The gorgeous beaches and swaying palm trees are in year-round splendor in South Florida. But if you’ve ever wanted to behold nature’s spectacular fall color show, the autumnal display may be closer than you think.
ThrillList Travel says that this season’s foliage will be extra beautiful, exciting leaf peepers everywhere. Why? Thrillist reports it’s “due to significant drought conditions and lower-than-normal temperatures that much of the country saw this summer.”
If you want to take a vicarious trip via the internet, Smokymountains.com has put together a detailed interactive feature that allows you to see the exact moment when leaves will be at their technicolor peak.
Crayon-worthy shades of orange, red, brown, and yellow can delight the most skeptical of viewers, but in the world of leaf peeping, timing is everything. That’s what makes the interactive map so valuable.
Thinking of taking an actual trip to see the magnificent color? It may be closer than you think. TripSavvy has a state-by-state guide to help you discover the most vivd of umbrage. They even have a leaf-hotline for each state (even Florida!).
Georgia has a plethora of orange, gold, and red foliage. The good news is that the peak of color usually happens in early to mid-November. So, there’s still time to plan a weekend getaway.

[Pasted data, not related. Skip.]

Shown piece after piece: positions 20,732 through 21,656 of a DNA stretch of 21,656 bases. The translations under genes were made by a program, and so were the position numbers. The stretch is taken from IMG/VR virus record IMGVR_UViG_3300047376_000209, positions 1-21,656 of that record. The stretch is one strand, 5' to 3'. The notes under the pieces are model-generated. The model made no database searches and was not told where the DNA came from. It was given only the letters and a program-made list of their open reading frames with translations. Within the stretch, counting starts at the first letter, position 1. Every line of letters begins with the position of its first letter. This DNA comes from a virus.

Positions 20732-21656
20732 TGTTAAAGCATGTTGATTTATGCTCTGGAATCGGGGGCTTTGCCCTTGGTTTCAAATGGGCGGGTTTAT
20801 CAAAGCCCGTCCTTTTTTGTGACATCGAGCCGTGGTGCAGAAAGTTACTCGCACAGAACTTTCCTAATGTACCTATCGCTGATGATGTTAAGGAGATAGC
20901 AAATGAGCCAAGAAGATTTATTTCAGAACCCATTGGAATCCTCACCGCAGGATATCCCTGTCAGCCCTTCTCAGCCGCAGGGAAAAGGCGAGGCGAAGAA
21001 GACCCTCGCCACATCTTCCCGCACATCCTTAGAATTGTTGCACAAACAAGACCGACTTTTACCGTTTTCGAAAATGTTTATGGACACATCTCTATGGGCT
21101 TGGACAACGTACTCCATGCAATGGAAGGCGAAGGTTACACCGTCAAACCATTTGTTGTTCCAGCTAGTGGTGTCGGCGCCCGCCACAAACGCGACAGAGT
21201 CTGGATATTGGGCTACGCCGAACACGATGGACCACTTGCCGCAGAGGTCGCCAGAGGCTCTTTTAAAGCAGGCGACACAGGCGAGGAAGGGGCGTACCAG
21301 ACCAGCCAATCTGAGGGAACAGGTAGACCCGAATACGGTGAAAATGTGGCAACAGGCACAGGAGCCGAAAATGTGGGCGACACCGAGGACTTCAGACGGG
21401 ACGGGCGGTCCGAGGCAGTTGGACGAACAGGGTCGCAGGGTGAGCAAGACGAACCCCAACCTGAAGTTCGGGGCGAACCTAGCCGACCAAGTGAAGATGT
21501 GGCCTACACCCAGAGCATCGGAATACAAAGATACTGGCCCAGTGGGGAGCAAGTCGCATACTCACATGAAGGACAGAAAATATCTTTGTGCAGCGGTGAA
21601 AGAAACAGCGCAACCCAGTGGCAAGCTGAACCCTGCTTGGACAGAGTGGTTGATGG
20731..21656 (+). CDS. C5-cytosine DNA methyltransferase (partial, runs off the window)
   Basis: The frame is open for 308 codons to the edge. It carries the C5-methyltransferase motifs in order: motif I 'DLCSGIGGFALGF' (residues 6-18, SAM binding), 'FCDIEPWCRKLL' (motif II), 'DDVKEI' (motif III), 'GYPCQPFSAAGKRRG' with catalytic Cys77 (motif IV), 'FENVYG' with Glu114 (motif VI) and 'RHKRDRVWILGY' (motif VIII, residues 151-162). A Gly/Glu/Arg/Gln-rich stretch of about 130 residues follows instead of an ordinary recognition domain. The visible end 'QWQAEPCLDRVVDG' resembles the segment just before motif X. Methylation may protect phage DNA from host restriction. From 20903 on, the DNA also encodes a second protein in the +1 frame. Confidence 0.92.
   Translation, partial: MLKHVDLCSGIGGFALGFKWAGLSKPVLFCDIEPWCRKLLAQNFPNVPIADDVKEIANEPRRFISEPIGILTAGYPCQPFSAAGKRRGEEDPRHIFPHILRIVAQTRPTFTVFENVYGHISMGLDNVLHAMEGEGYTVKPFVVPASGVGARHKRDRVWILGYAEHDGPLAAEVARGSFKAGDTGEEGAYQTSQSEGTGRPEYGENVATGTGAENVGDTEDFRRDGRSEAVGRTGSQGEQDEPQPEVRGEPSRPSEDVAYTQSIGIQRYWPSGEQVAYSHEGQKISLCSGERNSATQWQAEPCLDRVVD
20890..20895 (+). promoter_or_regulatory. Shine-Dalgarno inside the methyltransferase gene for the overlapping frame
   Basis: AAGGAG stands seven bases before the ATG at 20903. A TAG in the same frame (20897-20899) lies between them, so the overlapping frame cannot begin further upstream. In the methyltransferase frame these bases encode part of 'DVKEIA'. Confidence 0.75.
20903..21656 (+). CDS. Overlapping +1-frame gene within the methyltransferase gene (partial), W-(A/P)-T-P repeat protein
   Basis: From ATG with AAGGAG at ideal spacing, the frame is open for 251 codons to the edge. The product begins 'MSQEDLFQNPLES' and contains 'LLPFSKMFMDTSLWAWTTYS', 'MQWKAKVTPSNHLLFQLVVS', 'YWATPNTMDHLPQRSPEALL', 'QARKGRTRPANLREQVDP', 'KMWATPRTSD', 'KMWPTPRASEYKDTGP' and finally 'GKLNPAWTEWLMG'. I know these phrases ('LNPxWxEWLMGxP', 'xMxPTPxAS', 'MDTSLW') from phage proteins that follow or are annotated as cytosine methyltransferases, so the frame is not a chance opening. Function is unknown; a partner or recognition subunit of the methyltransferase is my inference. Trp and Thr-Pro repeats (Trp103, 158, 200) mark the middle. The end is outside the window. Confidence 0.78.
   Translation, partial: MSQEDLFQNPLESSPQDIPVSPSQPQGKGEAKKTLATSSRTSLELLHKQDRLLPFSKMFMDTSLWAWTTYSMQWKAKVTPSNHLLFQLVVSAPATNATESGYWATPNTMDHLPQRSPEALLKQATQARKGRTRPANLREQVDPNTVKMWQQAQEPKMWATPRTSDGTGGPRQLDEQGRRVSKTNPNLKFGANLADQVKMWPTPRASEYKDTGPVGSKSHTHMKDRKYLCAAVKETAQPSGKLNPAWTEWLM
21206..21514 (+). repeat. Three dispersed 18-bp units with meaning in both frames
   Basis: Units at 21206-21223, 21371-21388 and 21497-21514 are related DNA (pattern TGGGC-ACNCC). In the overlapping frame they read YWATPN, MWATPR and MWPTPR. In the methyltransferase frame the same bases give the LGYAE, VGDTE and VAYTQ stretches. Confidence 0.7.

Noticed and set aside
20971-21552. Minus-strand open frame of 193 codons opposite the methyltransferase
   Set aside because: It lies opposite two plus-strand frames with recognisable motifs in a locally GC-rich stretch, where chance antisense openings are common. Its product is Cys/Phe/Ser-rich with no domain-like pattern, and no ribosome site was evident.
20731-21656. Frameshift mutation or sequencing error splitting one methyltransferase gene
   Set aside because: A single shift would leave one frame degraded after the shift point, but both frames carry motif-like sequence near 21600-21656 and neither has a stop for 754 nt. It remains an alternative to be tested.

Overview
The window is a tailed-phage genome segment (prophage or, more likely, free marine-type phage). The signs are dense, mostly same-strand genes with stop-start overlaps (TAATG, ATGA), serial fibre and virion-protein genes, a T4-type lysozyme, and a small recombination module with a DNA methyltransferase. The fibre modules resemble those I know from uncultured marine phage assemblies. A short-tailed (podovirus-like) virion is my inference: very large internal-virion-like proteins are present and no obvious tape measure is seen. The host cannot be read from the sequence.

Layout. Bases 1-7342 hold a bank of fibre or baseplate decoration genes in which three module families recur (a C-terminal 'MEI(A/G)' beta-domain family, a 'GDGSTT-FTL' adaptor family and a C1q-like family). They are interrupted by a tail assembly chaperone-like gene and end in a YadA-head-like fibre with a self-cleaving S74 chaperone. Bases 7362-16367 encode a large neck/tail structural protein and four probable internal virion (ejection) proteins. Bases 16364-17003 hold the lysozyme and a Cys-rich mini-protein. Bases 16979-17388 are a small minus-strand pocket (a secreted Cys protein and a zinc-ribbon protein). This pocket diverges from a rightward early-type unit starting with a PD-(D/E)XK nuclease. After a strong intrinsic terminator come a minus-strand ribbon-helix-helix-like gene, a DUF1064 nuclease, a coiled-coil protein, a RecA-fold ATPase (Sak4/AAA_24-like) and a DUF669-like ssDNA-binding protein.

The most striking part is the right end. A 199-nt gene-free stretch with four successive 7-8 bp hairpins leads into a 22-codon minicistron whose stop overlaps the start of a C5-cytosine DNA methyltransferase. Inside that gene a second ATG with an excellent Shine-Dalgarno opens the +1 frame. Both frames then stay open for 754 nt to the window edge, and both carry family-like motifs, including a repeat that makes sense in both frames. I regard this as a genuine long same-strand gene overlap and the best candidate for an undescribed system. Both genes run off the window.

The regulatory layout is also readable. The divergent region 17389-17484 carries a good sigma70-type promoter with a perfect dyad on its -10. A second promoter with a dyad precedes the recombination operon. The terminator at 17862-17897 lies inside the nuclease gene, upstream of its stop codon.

The better news? You can drive from West Palm Beach to places like Kingsland, GA in just over 4.5 hours. But that’s just for starters.
If you want to see some seriously varied color, try taking a few more hours and soaking up the glory of fall in the Smoky Mountains.
Yes, getting to the Smokies will take you almost 12 hours from West Palm by car. However, you could fly into the McGee Tyson Airport (from PBI) in just over 3 hours. And airfares are more affordable than you might think. We found round-trip flights for about $250 each, with plenty of time to take in the sights.
For the truly dedicated, it’s hard to top the yearly show of leaves in New England. Our favorite? Maine – Freeport and Portsmouth are bursting with shades that seem to defy reality. But if you want to see the full of New England Autumn, you had better plan for next year, since the region began its transformation in mid-September.
No matter how you choose to experience fall’s festiveness – through an interactive map, or take in the lush beauty of nature in person, there’s a way for one and all to be leaf peepers this year.